If I recall correctly — as part of the budget process, the School Board transferred money into the capital account but assured the public that there was no capital projects planned for 20ut-13, explaining that it was an accounting function. With the purchase of the final lot needed for the project, I am now wondering if this project is actually moving forward. Thanks for confirming that this purchase was not discussed at Friday’s Facilities meeting … when and where exactly was the purchase discussed?
Wouldn’t land acquisition fall under the Sunshine Law ?
TESD ‘s Capital Plan has $400,000 set aside for this ..maybe they felt $265,000 was a”bargain”.
Well if land acquisition is covered by Sunshine, wouldn’t that mean that the school board would have to discuss it in public at school board meetings. Based on the consent agenda, it does not appear any discussion is necessary. So was it ever discussed and doesn’t the public get an opportunity to weigh in? I know that the purchase of the property has been discussed for some time in Facilities, but just thought that given economics, this purchase might have required some scrutiny, beyond the idea of it being a bargain.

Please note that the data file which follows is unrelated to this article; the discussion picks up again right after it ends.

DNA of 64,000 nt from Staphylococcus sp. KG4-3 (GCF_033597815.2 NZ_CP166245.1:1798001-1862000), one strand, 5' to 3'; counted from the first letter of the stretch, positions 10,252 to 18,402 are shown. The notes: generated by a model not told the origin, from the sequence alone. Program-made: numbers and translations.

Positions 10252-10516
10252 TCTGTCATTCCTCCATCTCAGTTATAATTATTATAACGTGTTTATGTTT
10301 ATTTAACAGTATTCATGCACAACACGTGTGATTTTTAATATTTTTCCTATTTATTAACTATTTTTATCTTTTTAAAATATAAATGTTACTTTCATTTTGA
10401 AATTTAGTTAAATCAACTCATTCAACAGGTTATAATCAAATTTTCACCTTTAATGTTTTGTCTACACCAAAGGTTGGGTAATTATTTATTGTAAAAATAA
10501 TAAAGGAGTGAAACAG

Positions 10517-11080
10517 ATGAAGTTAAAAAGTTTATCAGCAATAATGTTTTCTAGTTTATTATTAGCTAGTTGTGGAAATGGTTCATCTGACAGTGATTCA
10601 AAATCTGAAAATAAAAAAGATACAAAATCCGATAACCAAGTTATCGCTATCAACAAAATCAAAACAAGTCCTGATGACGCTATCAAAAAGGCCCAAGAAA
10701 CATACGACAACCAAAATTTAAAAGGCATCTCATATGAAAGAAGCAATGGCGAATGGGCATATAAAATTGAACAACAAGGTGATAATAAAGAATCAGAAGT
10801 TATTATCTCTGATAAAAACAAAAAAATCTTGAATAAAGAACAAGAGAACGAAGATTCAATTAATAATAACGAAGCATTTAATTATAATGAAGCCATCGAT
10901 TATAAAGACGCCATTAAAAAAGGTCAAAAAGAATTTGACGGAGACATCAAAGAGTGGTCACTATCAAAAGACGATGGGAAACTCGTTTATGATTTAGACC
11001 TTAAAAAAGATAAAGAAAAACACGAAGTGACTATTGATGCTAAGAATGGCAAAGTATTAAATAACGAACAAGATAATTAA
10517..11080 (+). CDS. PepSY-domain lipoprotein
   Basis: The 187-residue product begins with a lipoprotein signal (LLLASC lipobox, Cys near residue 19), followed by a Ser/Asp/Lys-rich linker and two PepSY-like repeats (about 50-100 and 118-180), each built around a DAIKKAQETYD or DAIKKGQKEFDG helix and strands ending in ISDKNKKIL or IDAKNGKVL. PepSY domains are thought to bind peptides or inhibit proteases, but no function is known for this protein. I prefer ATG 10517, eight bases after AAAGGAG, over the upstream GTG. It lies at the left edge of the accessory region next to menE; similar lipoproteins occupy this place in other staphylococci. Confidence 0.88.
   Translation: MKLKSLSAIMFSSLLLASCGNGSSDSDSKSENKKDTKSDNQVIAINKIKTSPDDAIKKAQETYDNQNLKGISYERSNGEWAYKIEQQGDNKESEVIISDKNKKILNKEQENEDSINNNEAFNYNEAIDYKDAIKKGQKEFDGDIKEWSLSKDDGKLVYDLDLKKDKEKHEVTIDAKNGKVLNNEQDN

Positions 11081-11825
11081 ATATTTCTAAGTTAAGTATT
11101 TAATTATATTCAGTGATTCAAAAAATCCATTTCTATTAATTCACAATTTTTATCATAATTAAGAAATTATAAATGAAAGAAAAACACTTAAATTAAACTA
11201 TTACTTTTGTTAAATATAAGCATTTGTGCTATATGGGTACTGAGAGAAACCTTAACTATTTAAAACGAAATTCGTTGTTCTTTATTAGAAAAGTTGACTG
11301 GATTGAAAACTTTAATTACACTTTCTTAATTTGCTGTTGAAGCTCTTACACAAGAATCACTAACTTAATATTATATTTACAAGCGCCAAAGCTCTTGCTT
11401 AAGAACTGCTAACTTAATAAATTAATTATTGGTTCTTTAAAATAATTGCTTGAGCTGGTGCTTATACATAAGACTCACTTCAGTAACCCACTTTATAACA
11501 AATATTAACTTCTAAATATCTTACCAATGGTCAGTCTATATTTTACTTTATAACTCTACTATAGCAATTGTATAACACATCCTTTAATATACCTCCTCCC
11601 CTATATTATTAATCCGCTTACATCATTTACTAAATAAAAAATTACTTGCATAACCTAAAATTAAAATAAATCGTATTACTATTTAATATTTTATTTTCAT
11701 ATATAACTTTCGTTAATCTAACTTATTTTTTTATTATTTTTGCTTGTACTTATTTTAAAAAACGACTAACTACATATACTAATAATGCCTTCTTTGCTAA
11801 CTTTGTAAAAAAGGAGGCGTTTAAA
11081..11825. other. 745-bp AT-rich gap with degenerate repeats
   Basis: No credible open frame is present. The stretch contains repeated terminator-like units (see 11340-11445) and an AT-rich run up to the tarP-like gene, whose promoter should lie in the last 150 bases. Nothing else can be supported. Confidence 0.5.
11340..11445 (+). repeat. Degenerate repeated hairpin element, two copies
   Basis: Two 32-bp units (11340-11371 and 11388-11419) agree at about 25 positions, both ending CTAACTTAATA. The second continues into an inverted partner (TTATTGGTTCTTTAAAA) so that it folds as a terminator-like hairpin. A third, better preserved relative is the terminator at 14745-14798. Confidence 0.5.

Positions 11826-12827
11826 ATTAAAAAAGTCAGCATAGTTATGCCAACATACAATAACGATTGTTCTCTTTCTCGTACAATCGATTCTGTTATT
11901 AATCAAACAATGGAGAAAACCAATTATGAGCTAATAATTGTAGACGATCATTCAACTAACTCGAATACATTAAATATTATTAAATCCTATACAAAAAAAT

Fallling under the sunshine law means the board does not have to discuss it in public. It is afforded the protection of executive session.
As I said elsewhere — the district learned an ugly lesson when the real estate lawyer representing the district made a good faith offer to buy the nursery property and it was discussed at a meeting. The nursery owner turned it into a nightmare for the board and the community — demonizing the district for trying to steal his family land. The District required an Act 34 hearing because of the scope of the renovation, and this potential land acquisition turned the hearing into a debate on eminent domain, which was NEVER formally contemplated. So regardless of price (there are obviously negotiations when you are the only buyer who needs the property) this is the right way to do it. We keep talking about $30M and what is it for? This.
Given the fact that the District, like everywhere else, is suffering economically, I thought it was important to bring the real estate purchase to people’s attention. I understand that the maintenance/storage shed discussion has been going on for years. I just want to know that with this purchase, does it move the project to the forefront now that they will have the missing link. What exactly is the vision for this real estate; do they plan to raze the house and then wait until the economy improves? As for the price tag of the property, I think it is irrelevant and whether TESD is paying over or under the value is also irrelevant to me. It’s more about how it is buried in a long list of items on a consent agenda. That was my point and the reason that I thought it important.